Reportlinker Adds The Future of Home Automation
NEW YORK, May 17, 2011 /PRNewswire/ — Reportlinker.com announces that a new market research report is available in its catalogue:
The Future of Home Automation [mHealthTalk comments and emphasis added]
This [$2,875] report examines how consumers and governments are creating a booming market for “smart home” devices. It analyzes the companies, technologies, and products behind automation in energy, entertainment, home security and health care. It details pilot projects, product costs, industry trends, business alliances, and the new and emerging technologies that are shaping the future of the market.
The Electronic House Expo is a trade show produced by CE Pro magazine for the custom electronics business. Home Healthcare, Home Automation and Home Entertainment were just some of the applications demonstrated this year at EHX 2011 in Orlando. The following video shows highlights of the show.
By Michael Friedman, L.M.S.W., Adjunct Associate Professor, Columbia University’s schools of social work and public health (reprinted from Huffington Post, 4/3/11)
After a person has been diagnosed with Alzheimer’s disease or other dementia, subsequent emotional, mental, cognitive, and behavioral problems are usually blamed on the disease. Other possible reasons including behavioral disorders such as depression, anxiety, or substance abuse or ordinary human reactions to tough realities are very often ignored.
“Grandma seems terribly sad.”
“Of course, she has Alzheimer’s”
“Grandpa has been nasty lately.”
“It’s the Alzheimer’s.
“Uncle John doesn’t enjoy life anymore.”
“Who would? He has dementia.”
“Mom isn’t eating much or isn’t taking her pills or isn’t getting any exercise.”
“It must be the Alzheimer’s.”
Not necessarily. In fact, blaming dementia very often gets in the way of understanding what is really going on and doing something about it that will help.
By Julie Williamson, 4/01/2011, with permission from McKnight’s Long-Term Care News & Assisted Living
Much of Julie’s advice for assisted living centers can also help people with neurological problems stay longer in the familiar surroundings of their homes, so I thank her for letting me republish it here.
As more seniors enter assisted living with mild to moderate dementia, operators are faced with a somewhat daunting dilemma: how they can keep residents who tend to wander safe, without stripping them of their independence and freedom to roam the community they call home.
Smart home technologies can anticipate needs and make tasks easier or automatic. They’re not just about high-end new homes, proprietary technologies, and professional installation. They’re about comfort, convenience, entertainment, energy management, communications, pet care, surveillance, and security & health monitoring. And you can often install them yourself, starting with the simplest of applications.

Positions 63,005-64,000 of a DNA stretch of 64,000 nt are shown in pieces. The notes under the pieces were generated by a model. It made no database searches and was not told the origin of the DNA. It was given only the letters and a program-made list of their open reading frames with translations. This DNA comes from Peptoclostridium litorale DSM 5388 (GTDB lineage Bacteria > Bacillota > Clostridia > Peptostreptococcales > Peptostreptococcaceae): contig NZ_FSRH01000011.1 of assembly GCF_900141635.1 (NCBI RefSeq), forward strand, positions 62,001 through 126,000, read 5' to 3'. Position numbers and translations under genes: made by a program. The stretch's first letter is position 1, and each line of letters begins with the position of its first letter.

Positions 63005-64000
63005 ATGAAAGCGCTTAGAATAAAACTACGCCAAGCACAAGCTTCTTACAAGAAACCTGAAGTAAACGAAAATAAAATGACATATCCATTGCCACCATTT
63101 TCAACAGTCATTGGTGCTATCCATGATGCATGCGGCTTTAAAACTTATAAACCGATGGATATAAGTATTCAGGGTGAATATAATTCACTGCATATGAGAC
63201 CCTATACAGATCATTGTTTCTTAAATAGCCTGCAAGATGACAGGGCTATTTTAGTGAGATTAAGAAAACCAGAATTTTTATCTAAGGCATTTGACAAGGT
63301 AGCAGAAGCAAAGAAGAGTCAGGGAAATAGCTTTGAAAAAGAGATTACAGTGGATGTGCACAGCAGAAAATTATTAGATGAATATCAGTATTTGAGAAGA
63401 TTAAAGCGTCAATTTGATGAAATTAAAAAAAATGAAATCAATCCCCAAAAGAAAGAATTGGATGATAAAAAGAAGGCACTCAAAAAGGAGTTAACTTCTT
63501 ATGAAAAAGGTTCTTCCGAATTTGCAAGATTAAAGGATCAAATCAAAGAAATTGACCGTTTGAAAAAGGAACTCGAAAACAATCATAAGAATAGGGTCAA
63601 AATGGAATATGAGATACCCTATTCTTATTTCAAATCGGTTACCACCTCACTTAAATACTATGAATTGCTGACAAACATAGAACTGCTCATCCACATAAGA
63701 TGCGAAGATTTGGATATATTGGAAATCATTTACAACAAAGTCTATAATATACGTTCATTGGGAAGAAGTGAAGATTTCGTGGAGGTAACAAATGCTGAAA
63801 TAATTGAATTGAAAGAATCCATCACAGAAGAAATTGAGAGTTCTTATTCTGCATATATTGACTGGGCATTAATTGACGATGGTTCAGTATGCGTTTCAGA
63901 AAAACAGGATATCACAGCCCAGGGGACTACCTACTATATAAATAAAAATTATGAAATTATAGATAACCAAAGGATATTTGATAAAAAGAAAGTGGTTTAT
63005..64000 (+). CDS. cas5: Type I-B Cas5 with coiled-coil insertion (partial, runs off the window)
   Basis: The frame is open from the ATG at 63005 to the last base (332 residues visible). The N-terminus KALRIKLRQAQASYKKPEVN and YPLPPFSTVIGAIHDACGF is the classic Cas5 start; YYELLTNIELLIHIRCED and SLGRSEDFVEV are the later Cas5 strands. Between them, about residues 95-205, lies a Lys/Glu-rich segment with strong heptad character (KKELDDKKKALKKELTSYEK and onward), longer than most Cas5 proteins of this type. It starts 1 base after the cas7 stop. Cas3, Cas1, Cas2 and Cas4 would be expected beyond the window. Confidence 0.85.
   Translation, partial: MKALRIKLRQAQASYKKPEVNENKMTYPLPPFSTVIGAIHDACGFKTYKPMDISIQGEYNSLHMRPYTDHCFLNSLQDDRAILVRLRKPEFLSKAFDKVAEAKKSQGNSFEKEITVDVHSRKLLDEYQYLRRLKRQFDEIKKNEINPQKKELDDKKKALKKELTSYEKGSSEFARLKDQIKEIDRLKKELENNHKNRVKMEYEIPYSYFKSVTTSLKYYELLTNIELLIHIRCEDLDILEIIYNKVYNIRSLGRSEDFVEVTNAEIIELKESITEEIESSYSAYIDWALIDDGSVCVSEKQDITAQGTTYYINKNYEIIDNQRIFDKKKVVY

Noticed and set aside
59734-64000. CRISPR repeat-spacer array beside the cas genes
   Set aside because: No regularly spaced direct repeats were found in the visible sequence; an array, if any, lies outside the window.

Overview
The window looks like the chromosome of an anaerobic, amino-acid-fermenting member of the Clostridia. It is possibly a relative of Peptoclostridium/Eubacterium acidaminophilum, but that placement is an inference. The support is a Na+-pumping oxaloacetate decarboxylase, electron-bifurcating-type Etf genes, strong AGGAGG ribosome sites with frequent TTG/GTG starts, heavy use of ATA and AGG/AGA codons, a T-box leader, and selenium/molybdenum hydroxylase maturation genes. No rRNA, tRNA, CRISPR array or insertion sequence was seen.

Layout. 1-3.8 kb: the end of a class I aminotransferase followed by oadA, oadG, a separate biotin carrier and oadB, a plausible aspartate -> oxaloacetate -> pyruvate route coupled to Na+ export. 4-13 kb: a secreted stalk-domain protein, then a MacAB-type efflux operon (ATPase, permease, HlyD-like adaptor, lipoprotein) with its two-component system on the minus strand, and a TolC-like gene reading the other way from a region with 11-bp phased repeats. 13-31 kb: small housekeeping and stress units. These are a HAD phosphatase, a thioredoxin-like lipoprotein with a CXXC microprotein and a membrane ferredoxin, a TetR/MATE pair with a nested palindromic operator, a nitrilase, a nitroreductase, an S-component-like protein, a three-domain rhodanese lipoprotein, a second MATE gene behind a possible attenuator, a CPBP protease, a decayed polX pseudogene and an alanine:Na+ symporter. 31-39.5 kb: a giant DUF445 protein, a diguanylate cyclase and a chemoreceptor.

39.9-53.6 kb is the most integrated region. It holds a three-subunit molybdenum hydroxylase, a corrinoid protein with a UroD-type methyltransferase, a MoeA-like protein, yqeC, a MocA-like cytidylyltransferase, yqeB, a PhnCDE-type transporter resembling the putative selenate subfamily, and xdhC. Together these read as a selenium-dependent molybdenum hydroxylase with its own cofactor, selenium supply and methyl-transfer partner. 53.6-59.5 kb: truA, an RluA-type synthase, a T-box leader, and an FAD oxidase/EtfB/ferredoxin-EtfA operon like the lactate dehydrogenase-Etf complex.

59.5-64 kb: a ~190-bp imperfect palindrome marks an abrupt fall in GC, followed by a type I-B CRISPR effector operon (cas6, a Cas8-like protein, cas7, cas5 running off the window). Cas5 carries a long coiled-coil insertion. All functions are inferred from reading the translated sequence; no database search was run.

Your Coffeepot – I bet, if you look around, you’ll find that you already have some home automation products. It’s really not scary. The purpose of this article is to get you thinking how these products can help with home healthcare.
I was still working at IBM as a market strategist when our family moved from Dallas to Austin. I was trying to convince IBM that it had an IBM-scale opportunity in home automation, and I was studying that market. So when I built our new home, I used it as an experiment. I figured if my technophobic wife warmed to the benefits, then others would too. She did, mostly, and I learned a lot.
AARP says the vast majority of Americans over age 50 want to stay in their homes as they age. We’d rather stay in familiar surroundings with treasured memories and nearby friends and neighbors than seek assisted living and other options. Most homes, however, weren’t designed with that objective in mind. Often built by and for younger generations, they can pose hazards to someone with impaired mobility, balance or vision. Fortunately, some relatively inexpensive adaptations can accommodate life changes as we age. This article addresses the simplest of them.
Safety & Mobility
As we get older, or suffer an injury or other disability, our sore joints, weakened muscles, and a lack of balance, dexterity and vision make simple tasks difficult, including reaching, bending, lifting, and moving about more. This can contribute to accidents and affect our personal hygiene, nutrition, and well-being.
So remember what Benjamin Franklin said, “An ounce of prevention is worth a pound of cure.” With planning and preparation, you can help prevent falls and injuries rather than react to them.
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